Sunday, January 29, 2006

The Magik Markers-A PANEGYRIC TO THE THINGS I DO NOT UNDERSTAND CD (Gulcher, visit the group's own site at

Sorry to disappoint (or dissipate?) all you hearty BLOG TO COMM readers who have been anxiously awaiting my typical weekend blowout (calm down, you know what I mean!), but I gotta admit that this past week just wasn't exactly the tops for osmosing a lotta new 'n different music to tell all you anxiously awaiting guppies about! Oh yeah, I know I could just toss out a buncha reviews of some golden oldies I have been spinning constantly over the past seven days (describing in one or more words exactly why I must repeatedly play these disques that have nothing less than a CAMEL CLUTCH on my musical psyche) like the first Roxy Music album and the first two Alice Coopers, but why bore you even more with heaping praise on items I've already written about over and over again when I can bore you with a review of some totally new item? (I'll wait awhile with regards to Roxy and Alice, at least when such writeups'll come off looking fresh!) Howevah, I do feel that it's my personal and God-given DUTY (as a selfless blogger who dedicates his life to making yours better by giving you a taste of my vastly-superior opines, or something like that!) to at least peck out something to keep all you adoring blogpeons in gear, so sans further ado here's something I hope you'll really like!

Still, why should I blog on about the disque in question for today when there is this el fantastico hypesheet out there where none other than old-timey fanzine maniac Eddie Flowers himself said just all there is that has to be said about the Magik Markers, and a lot better'n I ever could for that matter??? 'n lemme tell ya, Mr. Flowers' "review" for this brand-spanking-new Gulcher release is a real honest-to-Meltzer doozy of a promosheet writeup by this longtime fanzine mafia don which only goes to prove that maybe this here guy is definitely one who shouldn't've left the underground rock writing game while way too many galoobs (myself included) stuck around! And if I could only FIND THE BLASTED THING which got lost in my computer somewhere maybe I should just put that onna post and let Flowers' more-descriptive rant speak for itself, but unfortunately I can't locate it anywhere and since I was pretty much gonna say a lotta what he said I'll just say it but in my own words which I only hope I doesn't get me called on the carpet for plagiarism! But I'll try to keep it cool so don't you worry.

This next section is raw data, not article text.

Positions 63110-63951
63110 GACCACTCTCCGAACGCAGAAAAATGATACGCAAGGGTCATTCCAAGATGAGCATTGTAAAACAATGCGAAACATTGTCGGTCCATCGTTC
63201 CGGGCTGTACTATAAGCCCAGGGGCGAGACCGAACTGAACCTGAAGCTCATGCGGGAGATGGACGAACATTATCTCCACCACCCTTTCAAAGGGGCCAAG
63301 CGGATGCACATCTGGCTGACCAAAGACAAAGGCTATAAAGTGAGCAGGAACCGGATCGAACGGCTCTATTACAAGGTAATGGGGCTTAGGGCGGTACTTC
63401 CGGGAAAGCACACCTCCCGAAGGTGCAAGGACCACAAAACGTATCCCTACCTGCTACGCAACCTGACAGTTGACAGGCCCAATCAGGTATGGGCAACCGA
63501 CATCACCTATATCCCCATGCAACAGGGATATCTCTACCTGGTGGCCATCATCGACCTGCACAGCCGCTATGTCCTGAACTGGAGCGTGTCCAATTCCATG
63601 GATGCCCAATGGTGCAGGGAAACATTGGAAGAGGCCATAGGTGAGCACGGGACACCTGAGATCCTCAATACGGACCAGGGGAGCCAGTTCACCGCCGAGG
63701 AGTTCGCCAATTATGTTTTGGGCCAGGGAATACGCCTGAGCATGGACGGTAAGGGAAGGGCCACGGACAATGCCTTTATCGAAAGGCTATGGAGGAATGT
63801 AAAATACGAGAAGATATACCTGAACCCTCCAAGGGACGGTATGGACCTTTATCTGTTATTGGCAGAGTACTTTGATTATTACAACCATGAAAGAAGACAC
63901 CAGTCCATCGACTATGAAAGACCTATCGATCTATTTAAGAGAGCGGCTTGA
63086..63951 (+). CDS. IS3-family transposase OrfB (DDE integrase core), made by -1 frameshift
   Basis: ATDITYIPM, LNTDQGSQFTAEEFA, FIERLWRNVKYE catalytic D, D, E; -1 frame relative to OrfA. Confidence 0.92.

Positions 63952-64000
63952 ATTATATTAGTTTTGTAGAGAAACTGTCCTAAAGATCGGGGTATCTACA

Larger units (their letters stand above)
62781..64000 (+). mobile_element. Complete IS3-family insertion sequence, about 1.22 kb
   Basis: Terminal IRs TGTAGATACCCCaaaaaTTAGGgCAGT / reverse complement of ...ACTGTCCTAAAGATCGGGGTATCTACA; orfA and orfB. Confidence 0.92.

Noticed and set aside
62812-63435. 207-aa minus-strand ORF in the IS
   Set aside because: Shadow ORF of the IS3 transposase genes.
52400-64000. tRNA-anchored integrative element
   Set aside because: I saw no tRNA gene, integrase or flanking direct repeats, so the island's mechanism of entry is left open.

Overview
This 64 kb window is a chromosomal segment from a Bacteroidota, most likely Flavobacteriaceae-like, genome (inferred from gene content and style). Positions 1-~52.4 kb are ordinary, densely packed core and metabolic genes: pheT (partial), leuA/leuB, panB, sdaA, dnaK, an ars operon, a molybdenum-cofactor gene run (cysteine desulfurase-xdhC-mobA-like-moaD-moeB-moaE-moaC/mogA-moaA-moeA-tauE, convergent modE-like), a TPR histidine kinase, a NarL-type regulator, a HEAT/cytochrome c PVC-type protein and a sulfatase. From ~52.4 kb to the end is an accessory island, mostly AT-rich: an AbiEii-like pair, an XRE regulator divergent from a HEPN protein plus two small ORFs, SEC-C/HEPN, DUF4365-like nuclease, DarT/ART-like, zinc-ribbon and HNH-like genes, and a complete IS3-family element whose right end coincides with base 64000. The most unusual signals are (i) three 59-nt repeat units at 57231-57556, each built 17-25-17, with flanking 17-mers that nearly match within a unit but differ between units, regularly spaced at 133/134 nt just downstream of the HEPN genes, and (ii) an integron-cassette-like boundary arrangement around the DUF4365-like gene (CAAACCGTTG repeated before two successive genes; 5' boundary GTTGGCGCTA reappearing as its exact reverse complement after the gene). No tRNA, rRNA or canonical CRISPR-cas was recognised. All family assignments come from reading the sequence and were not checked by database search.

Anyhoo here are "thee" Magik Markers, two gals and a boy from Asheville North Carolina of all places who I guess have been making quite a raucous racket for quite some time with this free rock that doesn't sound moderne with all its negative connotations one bit, but nice dark and feral like the best underground hatchet jobs from the sixties and seventies did before the dorkoids discovered you didn't need "chops" to play rock & roll (but you needed brains which seem to be in short supply given alla the leaden and self-indulgent thud these newbies unleashed on us!) and ran it into the ground. But with the Markers you don't have to worry, because for once their rock & roll sounds like what you woulda thought it woulda sounded like back in 1977 hearing the underground singles and all those stories about punk rock just wonderin' what it was gonna end up like thirty years down the line (like...NOW!).

I recall Eddie dragging around the name of Patti Smith's by-now classic (though pretty much loathed at the time) heavy metal opus RADIO ETHIOPIA in his description of the Markers' raison de DESTRUCTION and how he heard the title track on the FM dial nigh on three decades back thinking that it was the wyldest slice of free-music to come outta the rock & roll genre to date yet was disappointed that the entire shebang didn't have that over-the-top pounce 'n feel. Well, the guy said SOMETHING along those lines, but anyway I can see where Eddie is coming from in his appraisal of this new and exciting trio who have a lotta the same free-rock drive and verve that Smith exuded on that epochal sophomoric run, because these Markers certainly take the best of the past forty years of avant rock and cram the cream into their own special brand of free-splat fortunately jettisoning all the tired post-punk Christgau-approved precociousness in the process!